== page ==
The Man Who Wrote the Book on CRISPR and What He Taught Me

Kevin Davies literally wrote the book on CRISPR, the revolutionary new gene editing technology that earned Jennifer Doudna and Emmanuelle Charpentier a Nobel Prize a few months ago. Today, I had the wonderful opportunity to attend a talk he gave on that superb book, Editing Humanity.

If you’re not familiar, CRISPR is a technology based on the immune systems of bacteria. Bacteria find a particular genetic sequence they recognize from past infections and cut the genes in order to protect themselves. Scientists have harnessed this primordial system to cut and splice genes.

In today’s talk, Davies highlighted how accessible this revolutionary new technology really is. The equipment is not expensive and many labs could potentially use it. This presents great opportunities but also very real risks of misapplication.

CRISPR has been used successfully to treat sickle cell anemia in early trials. Davies noted that it has also been used to treat progeria in mice, which might some day bring an end to this deadly disease that ages children before their time.

I even got the opportunity to ask Davies a question, and inquired which other applications of CRISPR excite him most. He mentioned possible applications for cystic fibrosis and cancer therapy. He also said that as a graduate student in genetics, the idea of precisely editing genes seemed like science fiction, but today is a reality. It amazed me to think of how much the field has evolved.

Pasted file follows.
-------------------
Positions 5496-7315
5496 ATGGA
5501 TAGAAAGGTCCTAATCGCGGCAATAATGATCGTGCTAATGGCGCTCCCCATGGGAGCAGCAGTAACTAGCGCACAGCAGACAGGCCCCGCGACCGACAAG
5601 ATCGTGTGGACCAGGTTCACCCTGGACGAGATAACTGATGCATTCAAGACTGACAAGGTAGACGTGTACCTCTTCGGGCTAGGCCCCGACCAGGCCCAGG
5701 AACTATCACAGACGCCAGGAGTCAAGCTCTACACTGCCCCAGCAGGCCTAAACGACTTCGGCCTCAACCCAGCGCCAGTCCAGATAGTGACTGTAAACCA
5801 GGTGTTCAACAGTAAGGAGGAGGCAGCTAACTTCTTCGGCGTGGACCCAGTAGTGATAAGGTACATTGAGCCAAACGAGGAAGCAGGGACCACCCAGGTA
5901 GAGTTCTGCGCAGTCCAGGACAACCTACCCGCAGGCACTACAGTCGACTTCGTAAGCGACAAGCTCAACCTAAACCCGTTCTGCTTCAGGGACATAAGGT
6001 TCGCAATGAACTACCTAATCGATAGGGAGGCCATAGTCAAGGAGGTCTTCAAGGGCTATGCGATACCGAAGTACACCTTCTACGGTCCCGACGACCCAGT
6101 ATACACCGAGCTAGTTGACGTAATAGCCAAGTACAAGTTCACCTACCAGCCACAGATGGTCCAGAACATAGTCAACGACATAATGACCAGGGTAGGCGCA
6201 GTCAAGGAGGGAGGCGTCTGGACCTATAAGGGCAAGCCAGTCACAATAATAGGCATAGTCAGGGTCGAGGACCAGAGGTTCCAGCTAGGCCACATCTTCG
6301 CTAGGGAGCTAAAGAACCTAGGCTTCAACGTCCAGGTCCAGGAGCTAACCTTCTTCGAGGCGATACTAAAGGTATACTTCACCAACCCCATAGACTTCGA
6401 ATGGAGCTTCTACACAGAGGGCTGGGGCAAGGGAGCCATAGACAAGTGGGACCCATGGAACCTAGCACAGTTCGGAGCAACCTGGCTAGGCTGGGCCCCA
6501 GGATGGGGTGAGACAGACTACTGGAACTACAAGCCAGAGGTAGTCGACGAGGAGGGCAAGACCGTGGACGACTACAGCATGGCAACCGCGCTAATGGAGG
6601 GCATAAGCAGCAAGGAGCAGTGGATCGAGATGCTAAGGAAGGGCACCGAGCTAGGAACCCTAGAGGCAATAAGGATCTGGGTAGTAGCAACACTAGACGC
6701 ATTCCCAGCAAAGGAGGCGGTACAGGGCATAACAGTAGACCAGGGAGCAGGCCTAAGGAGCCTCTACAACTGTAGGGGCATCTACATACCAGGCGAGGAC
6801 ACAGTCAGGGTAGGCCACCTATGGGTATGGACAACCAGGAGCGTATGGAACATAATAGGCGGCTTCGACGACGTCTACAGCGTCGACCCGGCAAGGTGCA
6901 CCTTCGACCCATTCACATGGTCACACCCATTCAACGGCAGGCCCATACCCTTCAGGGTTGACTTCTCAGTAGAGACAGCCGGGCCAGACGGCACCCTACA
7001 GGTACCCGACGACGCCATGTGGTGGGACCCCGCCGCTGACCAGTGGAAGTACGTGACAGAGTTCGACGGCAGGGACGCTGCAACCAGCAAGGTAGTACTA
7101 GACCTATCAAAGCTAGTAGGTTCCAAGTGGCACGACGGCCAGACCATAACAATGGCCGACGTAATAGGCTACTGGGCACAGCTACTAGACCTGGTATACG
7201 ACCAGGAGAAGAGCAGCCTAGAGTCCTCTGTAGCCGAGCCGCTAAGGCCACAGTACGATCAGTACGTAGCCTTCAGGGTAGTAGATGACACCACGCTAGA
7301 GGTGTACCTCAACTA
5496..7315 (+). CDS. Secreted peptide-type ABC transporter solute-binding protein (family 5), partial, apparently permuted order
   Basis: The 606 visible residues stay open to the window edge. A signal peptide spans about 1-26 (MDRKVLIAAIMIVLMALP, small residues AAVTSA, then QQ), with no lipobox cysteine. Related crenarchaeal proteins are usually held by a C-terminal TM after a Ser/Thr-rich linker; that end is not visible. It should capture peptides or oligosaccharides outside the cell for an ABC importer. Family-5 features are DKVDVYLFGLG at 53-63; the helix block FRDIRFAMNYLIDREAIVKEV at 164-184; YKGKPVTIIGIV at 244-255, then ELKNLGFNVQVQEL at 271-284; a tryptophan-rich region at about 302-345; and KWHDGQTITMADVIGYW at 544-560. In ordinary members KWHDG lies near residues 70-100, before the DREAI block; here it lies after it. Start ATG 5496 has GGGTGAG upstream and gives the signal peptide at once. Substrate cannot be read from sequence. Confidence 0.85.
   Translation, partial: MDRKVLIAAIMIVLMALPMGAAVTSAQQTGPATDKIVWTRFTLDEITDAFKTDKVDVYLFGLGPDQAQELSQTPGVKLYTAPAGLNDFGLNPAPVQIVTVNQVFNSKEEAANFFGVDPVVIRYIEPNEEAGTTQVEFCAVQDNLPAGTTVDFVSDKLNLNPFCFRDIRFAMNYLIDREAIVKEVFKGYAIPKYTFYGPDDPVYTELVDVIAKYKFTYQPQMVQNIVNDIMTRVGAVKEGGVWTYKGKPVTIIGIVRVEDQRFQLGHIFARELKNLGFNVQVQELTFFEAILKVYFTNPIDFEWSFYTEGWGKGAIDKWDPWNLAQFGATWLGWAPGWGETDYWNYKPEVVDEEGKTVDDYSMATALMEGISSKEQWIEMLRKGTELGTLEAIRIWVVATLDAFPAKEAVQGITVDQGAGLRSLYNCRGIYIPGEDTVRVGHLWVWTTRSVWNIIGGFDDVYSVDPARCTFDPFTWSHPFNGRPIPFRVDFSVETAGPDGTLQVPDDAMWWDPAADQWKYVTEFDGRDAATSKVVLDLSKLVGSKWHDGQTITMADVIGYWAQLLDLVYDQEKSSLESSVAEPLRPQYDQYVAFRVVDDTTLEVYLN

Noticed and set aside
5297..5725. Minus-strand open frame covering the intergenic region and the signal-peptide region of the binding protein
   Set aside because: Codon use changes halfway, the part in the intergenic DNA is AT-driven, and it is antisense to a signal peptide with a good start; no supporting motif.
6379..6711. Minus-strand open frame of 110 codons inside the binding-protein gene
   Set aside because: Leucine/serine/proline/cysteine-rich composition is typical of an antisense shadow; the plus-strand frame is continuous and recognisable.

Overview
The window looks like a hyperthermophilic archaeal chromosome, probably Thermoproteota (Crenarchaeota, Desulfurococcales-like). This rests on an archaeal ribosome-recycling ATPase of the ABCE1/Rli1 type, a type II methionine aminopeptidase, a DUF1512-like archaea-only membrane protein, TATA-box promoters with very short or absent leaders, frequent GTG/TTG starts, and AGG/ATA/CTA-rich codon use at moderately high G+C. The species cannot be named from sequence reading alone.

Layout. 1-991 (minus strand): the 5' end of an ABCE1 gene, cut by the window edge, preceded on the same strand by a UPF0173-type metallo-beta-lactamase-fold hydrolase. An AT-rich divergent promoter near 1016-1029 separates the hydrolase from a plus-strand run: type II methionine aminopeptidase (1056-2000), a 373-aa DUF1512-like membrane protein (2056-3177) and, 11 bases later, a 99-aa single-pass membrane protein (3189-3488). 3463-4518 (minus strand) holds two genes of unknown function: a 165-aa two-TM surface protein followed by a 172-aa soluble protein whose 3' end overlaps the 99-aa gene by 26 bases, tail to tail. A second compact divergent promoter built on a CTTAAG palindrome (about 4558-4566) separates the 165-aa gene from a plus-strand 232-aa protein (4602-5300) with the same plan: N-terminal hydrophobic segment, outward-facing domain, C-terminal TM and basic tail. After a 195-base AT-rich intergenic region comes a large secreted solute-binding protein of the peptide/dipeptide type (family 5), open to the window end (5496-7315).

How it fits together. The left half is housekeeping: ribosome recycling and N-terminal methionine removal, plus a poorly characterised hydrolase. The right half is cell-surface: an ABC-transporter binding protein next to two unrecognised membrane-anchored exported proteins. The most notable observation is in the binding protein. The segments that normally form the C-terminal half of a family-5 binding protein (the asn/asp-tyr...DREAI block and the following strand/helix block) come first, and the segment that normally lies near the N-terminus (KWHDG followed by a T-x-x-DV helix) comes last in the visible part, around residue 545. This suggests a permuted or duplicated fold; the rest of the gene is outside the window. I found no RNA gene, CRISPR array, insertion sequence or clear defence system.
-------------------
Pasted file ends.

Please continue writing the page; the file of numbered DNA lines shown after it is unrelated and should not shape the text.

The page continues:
Another interesting tidbit from the talk: due to COVID, Doudna accepted her Nobel Prize in the backyard of her home in Berkeley! I found that image to be quite a beautiful one.

One great silver lining of COVID has been how much easier it’s become to attend talks like this! In the past, one might have had to be in Cambridge, MA to attend, but now it’s open to everyone. I hope we continue to offer a remote option for these discussions even once in person events are possible again.

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Photo: “File:Emmanuelle Charpentier and Jennifer Doudna.jpg” by For Emmanuelle Charpentier portrait, credit Bianca Fioretti of Hallbauer & Fioretti. For Jennifer Doudna portrait, credit User:Duncan.Hull and The Royal Society. is licensed under CC BY-SA 4.0

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